From Baptist Health South Florida
2 min. read
A new type of surgery performed at Miami Cancer Institute is allowing surgeons to operate on patients with certain benign and cancerous thyroid conditions without leaving a visible scar. Unlike traditional thyroid surgery, which involves about a two-inch incision in the neck, a surgeon accesses the butterfly-shaped gland located on top of the windpipe through the lower lip.
(Video: The Baptist Health News Team hears from Robert Udelsman, M.D., chief of endocrine surgery at Miami Cancer Institute, about a new thyroid surgery technique that leaves no visible scar. Video by Steve Pipho.)
“For the right patients, this aesthetic approach is ideal,” said Robert Udelsman, M.D., MBA, chief of endocrine surgery and director of the Endocrine Neoplasia Institute at Miami Cancer Institute, and one of the first physicians in the U.S. to be fully trained in the new surgical technique. “With outcomes similar to those for open thyroidectomy, an option that leaves no scar is important for some patients, particularly those who don’t want a daily reminder of their cancer.”
Called a transoral thyroidectomy, the surgery is used to treat both benign and cancerous thyroid conditions. Madelyn Garcia is the first patient in Florida to undergo the operation. Diagnosed with a thyroid nodule two years ago, she sought treatment from an experienced endocrine surgeon when the nodules caused significant pain and changed the way her thyroid was functioning. Dr. Udelsman explained he could operate on her without leaving a scar on her neck, and Ms. Garcia opted to have the surgery.
“I have no scar on my neck,” Ms. Garcia said one month after her surgery. “Just three days after the surgery, I was already feeling much better.”
Dr. Udelsman had done more than 5,000 thyroidectomies the traditional way when he heard about the new technique being performed in Thailand. After speaking with Angkoon Anuwong, M.D., the surgeon pioneering transoral thyroidectomies there, Dr. Udelsman traveled overseas to learn more and receive training.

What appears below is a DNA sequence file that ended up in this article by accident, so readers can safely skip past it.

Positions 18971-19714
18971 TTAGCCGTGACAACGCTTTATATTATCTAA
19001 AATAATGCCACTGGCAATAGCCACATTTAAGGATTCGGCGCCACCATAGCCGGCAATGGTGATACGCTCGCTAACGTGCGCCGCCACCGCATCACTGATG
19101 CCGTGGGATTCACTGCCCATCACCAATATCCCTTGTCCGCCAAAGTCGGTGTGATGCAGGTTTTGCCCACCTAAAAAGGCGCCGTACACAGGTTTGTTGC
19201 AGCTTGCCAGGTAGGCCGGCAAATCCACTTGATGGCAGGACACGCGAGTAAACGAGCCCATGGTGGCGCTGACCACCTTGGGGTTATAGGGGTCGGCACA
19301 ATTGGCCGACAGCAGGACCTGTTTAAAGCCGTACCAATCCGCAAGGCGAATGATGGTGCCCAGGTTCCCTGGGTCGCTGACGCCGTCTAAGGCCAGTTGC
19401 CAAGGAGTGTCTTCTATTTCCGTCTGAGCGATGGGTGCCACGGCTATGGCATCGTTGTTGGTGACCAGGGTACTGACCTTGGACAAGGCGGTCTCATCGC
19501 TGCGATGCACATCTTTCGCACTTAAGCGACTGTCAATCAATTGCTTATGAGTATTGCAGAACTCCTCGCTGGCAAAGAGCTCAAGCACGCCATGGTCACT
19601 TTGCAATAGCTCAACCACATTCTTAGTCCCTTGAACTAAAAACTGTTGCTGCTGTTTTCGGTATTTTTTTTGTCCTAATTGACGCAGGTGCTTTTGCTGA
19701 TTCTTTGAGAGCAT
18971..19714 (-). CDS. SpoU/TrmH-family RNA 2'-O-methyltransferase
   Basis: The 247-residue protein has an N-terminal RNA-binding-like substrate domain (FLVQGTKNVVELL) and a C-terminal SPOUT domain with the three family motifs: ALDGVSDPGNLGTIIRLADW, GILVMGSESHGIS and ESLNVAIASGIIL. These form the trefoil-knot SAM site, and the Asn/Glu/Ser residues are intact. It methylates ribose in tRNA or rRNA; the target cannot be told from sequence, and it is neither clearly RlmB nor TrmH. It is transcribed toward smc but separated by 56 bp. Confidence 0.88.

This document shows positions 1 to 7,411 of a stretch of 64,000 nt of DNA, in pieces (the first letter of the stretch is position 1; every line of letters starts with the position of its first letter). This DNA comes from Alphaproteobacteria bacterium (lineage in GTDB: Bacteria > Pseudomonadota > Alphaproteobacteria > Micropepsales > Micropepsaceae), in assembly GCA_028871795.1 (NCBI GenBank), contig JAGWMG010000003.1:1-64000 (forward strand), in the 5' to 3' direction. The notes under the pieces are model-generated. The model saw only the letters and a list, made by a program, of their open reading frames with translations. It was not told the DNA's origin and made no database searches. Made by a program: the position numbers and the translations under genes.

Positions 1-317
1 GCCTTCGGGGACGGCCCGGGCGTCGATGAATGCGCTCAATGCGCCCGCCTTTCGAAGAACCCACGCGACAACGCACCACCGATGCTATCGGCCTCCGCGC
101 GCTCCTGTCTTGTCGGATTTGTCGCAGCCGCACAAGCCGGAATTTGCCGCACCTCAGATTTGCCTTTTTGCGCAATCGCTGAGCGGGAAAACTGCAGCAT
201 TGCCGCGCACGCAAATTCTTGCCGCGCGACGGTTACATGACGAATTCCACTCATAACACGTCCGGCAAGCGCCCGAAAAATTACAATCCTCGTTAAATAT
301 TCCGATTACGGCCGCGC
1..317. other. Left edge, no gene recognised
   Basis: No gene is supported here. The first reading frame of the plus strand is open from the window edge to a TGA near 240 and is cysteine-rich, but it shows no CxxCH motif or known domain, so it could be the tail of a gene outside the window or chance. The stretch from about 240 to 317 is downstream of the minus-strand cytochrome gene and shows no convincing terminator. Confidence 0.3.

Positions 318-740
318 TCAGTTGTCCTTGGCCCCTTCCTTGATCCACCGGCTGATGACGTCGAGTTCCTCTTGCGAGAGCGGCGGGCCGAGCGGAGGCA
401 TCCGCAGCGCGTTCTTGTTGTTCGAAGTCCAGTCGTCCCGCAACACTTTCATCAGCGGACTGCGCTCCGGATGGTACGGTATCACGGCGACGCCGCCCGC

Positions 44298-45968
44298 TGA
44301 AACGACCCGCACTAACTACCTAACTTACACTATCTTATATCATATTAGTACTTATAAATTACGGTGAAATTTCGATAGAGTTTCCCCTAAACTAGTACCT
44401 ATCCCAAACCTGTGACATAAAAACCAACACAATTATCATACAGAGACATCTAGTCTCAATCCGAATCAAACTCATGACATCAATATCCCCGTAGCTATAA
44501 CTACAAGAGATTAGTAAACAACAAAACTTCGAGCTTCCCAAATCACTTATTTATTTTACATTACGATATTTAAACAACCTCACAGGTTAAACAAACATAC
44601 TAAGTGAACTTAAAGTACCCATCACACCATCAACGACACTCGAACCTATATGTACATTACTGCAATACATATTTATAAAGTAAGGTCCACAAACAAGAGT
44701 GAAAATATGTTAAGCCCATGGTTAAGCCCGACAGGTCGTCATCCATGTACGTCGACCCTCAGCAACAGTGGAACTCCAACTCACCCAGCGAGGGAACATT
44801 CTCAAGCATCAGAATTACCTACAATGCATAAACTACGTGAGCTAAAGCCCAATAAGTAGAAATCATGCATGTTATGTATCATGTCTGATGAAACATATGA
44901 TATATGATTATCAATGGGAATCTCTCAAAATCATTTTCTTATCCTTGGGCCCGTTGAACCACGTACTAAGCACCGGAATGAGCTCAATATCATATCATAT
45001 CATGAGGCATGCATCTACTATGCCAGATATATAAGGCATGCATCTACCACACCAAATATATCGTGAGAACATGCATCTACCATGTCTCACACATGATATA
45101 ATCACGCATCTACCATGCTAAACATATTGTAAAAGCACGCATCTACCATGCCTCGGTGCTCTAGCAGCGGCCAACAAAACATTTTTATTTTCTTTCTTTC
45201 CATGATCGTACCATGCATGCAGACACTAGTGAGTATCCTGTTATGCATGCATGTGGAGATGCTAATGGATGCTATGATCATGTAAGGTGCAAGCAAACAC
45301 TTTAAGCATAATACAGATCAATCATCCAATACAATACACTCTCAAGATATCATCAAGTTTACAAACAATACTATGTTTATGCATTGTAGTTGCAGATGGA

For patients to do well with this type of surgery, a specially trained surgeon is vital, Dr. Udelsman says. The approach involves intricately navigating around delicate anatomy that surrounds the thyroid gland and taking measures to avoid damage to the delicate structures.
Besides the cosmetic benefits of thyroid surgery through the mouth, the procedure is also as safe as traditional thyroid surgery, according to a research study published earlier this year in JAMA Surgery. Transoral thyroidectomies cause less bleeding and result in shorter recovery times.
Ms. Garcia’s thyroid nodule was not cancerous, but the new technique is also being used for thyroid cancer and other thyroid and parathyroid gland procedures.
“We want every operation tailored to what’s best for each individual patient,” Dr. Udelsman said. “New techniques that allow us to do more for patients by doing less are providing a lot of new options.”
The Baptist Health News Team joined Dr. Udelsman at Ms. Garcia’s post-operative office visit to learn more. Watch the video now.
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